While conservative scholars like Richard Poser and Richard Epstein at the University of Chicago trained some of the initial right-leaning jurists, attorney Henry Manne gave the effort far greater reach. Manne established his “law and economics” courses for judges, which grew into the Law and Economics Center, which in 1980 moved from the University of Miami to Emory in Atlanta and eventually to George Mason University.Smith states that by the mid-1980s, top law schools developed solid law and economics programs. Oddly enough I can’t remember a single law and economics class offered in law school. Maybe it was offered as a seminar but it definitely wasn’t a major part of the law school curriculum unless you count interdisciplinary courses offered at the business school. Did anyone attend a law school that had a strong law and economics program and was it considered more liberal or conservative? I’d be interested in learning more about anyone’s experience if they attended schools like George Mason or UChicago.
…The law and economics promoters sought to colonize legal minds. And, to a large extent they succeeded. For centuries (literally), jurisprudence had been a multifaced subject aimed at ordering human affairs. The law and economics advocates wanted none of that. They wanted their narrow construct to play as prominent a role as possible.There is so much more to discuss but I doubt my elementary understanding of economic concepts would do the book justice. The Angry Future Expat should most definitely be reviewing ECONned instead of me because he is a hundred times more knowledgeable in the area of economics. I dropped my one attempt to learn economics in college because I couldn’t understand the foreign graduate student instructors and numbers and graphs scared me. Only in the last several years have I tried to educate myself by reading blogs like Yves Smith’s Naked Capitalism, Calculated Risk, Corrente, and The Big Picture. I highly recommend these blogs which have educated me so much more about current events, economics, and politics than any law school classroom ever did.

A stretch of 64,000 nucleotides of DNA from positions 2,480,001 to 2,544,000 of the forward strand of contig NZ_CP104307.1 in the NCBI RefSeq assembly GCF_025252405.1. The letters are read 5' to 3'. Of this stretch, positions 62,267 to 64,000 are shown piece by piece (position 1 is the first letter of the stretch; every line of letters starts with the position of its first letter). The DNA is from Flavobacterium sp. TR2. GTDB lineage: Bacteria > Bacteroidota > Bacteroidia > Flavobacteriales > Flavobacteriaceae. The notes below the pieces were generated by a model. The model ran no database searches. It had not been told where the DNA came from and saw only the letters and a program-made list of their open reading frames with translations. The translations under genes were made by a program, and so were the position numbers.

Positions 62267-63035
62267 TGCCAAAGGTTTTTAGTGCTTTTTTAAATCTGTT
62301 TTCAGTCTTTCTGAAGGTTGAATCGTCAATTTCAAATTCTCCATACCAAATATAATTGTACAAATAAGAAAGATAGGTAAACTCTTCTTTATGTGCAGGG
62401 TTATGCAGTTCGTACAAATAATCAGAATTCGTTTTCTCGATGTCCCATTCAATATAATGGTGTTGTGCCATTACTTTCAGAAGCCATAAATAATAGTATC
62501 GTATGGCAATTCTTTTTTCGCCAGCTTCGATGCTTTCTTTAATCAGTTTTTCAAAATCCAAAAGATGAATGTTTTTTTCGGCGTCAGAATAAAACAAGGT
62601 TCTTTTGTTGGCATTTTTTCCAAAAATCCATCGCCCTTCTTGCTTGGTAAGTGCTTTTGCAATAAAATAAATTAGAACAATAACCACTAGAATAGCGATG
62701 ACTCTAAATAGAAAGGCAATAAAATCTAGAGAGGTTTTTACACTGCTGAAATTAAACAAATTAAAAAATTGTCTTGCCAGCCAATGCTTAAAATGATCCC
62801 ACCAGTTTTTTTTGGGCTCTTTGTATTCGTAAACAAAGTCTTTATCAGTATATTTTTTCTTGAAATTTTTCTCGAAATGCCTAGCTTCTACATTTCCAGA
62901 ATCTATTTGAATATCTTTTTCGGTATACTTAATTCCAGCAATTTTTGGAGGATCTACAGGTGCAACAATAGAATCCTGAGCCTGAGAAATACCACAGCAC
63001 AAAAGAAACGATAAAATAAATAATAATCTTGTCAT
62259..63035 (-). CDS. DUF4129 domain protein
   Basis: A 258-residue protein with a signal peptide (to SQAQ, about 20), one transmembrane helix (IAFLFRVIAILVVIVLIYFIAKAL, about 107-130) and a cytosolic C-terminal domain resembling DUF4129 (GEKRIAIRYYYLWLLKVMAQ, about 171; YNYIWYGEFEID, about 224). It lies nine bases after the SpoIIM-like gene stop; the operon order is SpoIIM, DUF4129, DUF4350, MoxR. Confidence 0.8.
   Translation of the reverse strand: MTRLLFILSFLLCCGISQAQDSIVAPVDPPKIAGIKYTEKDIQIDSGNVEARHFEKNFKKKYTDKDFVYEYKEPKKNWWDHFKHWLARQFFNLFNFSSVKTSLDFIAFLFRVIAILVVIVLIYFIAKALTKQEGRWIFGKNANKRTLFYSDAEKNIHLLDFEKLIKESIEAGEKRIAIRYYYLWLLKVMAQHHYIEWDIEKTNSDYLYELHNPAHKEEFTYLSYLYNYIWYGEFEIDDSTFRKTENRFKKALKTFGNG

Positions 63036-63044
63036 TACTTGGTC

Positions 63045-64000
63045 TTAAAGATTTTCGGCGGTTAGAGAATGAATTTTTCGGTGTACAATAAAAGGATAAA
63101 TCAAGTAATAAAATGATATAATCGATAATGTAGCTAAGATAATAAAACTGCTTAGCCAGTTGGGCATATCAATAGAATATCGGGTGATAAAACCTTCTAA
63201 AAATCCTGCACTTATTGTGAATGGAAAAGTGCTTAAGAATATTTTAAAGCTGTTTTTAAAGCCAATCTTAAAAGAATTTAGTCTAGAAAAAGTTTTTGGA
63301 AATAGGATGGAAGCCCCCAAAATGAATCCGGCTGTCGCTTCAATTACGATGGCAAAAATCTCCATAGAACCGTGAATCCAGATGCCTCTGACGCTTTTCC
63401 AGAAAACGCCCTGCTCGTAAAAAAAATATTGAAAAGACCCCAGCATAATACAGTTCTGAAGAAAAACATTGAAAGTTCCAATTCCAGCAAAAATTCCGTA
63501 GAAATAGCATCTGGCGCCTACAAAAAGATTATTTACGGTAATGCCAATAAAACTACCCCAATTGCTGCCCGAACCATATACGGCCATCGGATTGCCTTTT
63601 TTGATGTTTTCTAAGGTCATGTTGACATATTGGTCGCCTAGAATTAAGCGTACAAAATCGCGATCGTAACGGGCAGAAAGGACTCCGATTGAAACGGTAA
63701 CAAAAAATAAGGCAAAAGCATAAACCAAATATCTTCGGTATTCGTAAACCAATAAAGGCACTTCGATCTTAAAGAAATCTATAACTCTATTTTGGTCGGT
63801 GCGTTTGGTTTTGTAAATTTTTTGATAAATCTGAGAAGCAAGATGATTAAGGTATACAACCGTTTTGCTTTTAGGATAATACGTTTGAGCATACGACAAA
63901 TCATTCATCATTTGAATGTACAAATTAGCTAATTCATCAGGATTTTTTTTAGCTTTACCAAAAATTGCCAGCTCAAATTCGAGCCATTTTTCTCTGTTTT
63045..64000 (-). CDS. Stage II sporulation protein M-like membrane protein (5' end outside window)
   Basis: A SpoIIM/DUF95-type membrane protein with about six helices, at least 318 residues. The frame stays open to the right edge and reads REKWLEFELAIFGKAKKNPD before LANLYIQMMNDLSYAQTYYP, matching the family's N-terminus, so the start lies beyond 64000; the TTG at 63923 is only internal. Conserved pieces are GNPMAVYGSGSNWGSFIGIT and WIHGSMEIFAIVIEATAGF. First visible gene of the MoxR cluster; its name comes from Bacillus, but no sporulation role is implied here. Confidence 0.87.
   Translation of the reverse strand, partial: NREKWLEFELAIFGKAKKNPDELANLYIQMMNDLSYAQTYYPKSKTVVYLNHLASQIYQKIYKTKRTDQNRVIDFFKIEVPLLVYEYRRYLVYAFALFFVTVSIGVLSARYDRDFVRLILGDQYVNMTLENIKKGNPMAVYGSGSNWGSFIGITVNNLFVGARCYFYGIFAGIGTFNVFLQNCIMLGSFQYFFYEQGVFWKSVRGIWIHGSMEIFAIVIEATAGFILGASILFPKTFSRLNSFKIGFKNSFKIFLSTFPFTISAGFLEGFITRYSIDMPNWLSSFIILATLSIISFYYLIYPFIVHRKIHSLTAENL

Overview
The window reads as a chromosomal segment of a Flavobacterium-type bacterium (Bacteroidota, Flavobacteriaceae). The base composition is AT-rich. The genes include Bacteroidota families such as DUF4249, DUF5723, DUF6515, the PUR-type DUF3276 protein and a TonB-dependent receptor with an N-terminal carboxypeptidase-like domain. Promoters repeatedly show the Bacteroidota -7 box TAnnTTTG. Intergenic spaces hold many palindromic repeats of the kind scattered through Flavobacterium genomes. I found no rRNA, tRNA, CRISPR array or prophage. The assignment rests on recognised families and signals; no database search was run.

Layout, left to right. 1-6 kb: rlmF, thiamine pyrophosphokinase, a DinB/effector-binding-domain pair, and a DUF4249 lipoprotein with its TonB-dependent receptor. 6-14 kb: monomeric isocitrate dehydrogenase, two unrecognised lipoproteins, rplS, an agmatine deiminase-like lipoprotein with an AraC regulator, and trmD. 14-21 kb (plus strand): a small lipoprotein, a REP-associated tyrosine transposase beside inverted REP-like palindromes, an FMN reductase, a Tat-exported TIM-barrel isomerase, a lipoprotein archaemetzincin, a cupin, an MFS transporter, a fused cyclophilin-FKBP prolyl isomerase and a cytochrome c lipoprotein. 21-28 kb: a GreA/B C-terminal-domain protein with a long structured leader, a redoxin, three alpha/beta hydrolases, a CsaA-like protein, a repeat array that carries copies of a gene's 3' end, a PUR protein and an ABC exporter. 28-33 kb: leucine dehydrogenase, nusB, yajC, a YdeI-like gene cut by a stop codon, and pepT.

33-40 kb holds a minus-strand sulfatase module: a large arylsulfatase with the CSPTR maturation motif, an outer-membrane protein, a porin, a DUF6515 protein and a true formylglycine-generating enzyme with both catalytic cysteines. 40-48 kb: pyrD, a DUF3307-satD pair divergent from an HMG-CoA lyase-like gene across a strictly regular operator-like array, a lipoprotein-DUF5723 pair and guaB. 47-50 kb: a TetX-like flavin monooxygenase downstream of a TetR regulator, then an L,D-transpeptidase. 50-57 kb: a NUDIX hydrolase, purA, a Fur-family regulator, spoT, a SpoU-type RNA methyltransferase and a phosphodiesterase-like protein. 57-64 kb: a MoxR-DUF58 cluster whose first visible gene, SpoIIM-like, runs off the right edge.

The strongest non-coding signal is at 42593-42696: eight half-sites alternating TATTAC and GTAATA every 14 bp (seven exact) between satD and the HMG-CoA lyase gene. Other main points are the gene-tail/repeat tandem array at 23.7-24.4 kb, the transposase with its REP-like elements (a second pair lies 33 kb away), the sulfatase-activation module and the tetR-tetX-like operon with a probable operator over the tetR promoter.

For instance, a notion that predates the legal practice is equity, that is, fairness. The law in its various forms including legislative, constitutional, private (i.e., contract), judicial, and administrative, is supposed to operate within broad, inherited concepts of equity. Another fundamental premise is the importance of “due process,” meaning adherence to procedures set by the state. By contrast, the “free markets” ideology focuses on efficiency and seeks aggressively to minimize the role of government. The two sets of assumptions are diametrically opposed.
We have Yves Smith’s ECONned to give away to one lucky But I Did Everything Right reader. Comment or email me at hardknockslaw(at)gmail(dot)com by Thursday April 8th at 11:59pm with an answer to the following question:
What did the current Secretary of Treasury Timothy Geithner tell American International Group Inc. (AIG) to do while he was president of the Federal Reserve Bank of New York?
You can find the answer here http://www.nakedcapitalism.com/2010/01/geithners-dubious-aig-cover-up.html
And/Or do any of the following to receive an entry:
Follow our blog publicly and receive one additional entry. Please let me know in the comments section or email that you’ve followed our blog.
Comment on a topic discussed at Naked Capitalism or in ECONned in the comments section and receive one additional entry.
The winner’s initials or pseudonym will be announced on our blog next Friday. I will contact the winner by email and they will have 24 hours to respond with their mailing address. Contest only open to US and Canada residents.